Summer usually offers college students the promise of no homework, catching up with friends and some serious relaxation, but McKenna Reed spent the majority of her summer months in the classroom. Nearly 4,000 miles from home, the senior Spanish, elementary education and special education triple major used six weeks of her summer working as a teacher’s aide in a Peruvian school.
The opportunity to partner with teachers while abroad arose after Reed applied for the Casa Ayni Volunteer After School Program upon the suggestion of one of her influential Hastings College Spanish instructors.
“I went to Dr. Pedro Vizoso and explained to him that I didn’t have enough room in my schedule to complete my Spanish major unless I could get class credit over the summer. He introduced me to the Casa Ayni program, one that he had worked with many times before,” Reed said. “Just by poking around on their website, I saw that they had an after school volunteer program.”
Skill, opportunity and scholarship align
Reed promptly sent in an application and resume to Casa Ayni. Little did she know, her credentials and previous in-classroom experience — gained through curriculum at HC — would impress the director of the program, leading her to assume that Reed was already a teacher.
“I explained that I was not yet a teacher, but that I was training to be one. The next day she sent me an email saying that she had contacted a principal at a school, and that I was welcome to work there if that was something I would rather do,” Reed said. “I’m the first person that they have ever worked with like that, and I may have unintentionally opened up a gateway for other people.”
To pay for the trip, Reed received even more help from Hastings College through the Knappenberger Fund. This scholarship, established by a family with strong ties to the College, covered the costs of the Casa Ayni program, as well as a portion of Reed’s travel budget. The financial help derived from the Knappenberger allowed Reed to experience more than just one discipline while abroad.
“With the Knappenberger Fund, I didn’t have to do any personal fundraising to afford the trip. It was a God send because that meant that I had enough money to go to Machu Picchu and take a tour around different Incan sites. I’m not a history major, but I am still a history dork,” Reed said.
Overcoming language barriers
The trip to Peru wasn’t all fun and games, however. Reed actually began working in the classroom after just the second day of her six-week venture, and was required to speak only in Spanish. Though she initially felt prepared to use the language she had studied for three years at HC, on the spot translating turned out to be more difficult than she thought.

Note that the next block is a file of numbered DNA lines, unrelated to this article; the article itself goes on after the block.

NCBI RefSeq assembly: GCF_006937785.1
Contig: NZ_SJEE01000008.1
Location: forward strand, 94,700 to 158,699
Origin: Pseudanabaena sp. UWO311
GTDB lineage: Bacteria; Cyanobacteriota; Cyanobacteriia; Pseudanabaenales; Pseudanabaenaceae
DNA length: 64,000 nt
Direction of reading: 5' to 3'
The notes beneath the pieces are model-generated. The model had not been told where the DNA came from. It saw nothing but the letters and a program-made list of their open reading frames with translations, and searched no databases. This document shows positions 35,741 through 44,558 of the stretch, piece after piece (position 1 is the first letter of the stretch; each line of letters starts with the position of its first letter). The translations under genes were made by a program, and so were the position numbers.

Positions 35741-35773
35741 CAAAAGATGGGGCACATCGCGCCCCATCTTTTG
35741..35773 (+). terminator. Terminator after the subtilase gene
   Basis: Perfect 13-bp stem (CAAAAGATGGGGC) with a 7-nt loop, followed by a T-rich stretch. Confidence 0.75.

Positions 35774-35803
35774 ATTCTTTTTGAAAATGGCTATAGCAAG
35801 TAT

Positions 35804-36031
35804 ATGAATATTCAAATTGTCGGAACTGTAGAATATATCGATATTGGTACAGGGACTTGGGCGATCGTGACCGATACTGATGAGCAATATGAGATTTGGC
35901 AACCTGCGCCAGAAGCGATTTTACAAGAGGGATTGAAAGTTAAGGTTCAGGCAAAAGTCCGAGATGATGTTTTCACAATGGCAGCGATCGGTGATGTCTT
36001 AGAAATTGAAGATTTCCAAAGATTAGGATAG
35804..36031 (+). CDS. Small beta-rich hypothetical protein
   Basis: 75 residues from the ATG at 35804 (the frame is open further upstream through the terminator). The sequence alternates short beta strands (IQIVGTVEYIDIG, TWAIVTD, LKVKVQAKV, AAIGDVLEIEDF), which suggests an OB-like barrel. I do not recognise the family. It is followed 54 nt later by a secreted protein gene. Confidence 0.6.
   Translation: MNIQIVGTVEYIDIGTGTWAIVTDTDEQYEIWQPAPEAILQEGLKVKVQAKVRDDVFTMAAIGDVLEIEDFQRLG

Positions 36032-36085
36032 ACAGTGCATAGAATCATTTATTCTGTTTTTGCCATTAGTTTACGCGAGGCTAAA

“Absolutely no one in the school spoke English, so I was kind of terrified my first few days. It became a lot of charades and learning how to describe something without using the actual word for it because I didn’t have it at my disposal,” Reed said. “The weirdest thing was that kids would ask me for help, and I would have to go ask the teacher because even though I knew the answer in English, but couldn’t say it in Spanish.”
Reed adapted quickly, learning a majority of the essential “classroom Spanish” that she needed to effectively work as a teacher’s aide.
“I was exhausted at the end of every day for having to focus so hard on how to say every single word, but then I started to get more comfortable with it and I settled into a routine,” Reed said. “Now that I’m back, I sometimes find myself quietly translating the word that I’m saying into Spanish in my head, even though I don’t need to anymore.”
Understanding culture in the classroom
Reed returned to the states with an enriched understanding of not only the language barriers, but also cultural barriers that foreign students face once they enter the American schools system.
“Here you are expected to sit down, be quiet and do your work. In the schools in Peru, students could get up and work with friends; it was way more lax,” Reed said. “For a child to move from that school system would be a very hard challenge for them. These students are in a completely different place; classmates don’t look like them, classmates don’t talk like them and the disciplinary expectations are way different.”
After spending only six weeks emerged in the culture of a new school system, Reed began to apply the differences to her previous experiences. She was even able to revise her thinking on a student she worked with in America that originally hailed from Guatemala.
“After having worked in a Peruvian school, that little boy’s behaviors make way more sense. He wasn’t misbehaving to be naughty, and he wasn’t doing it to get a rise out of the teacher. It was just how he had been able to act in school up to that point,” Reed said. “I guess I never would have realized that had I not gone to Peru and seen how another school system is. I feel like having that insight is going to make me a much more understanding teacher.”
Reed hopes to share her experience during HC’s Academic Showcase Day this year as a way to shed light on the cultural differences between schools from different countries, and why it should matter to teachers.
In the grander scheme, Reed plans to graduate from Hastings College and earn her teaching license. She envisions teaching abroad as a major part of her future, and hopes to dedicate her summers to working in schools from other countries when she is not in the classroom in the United States.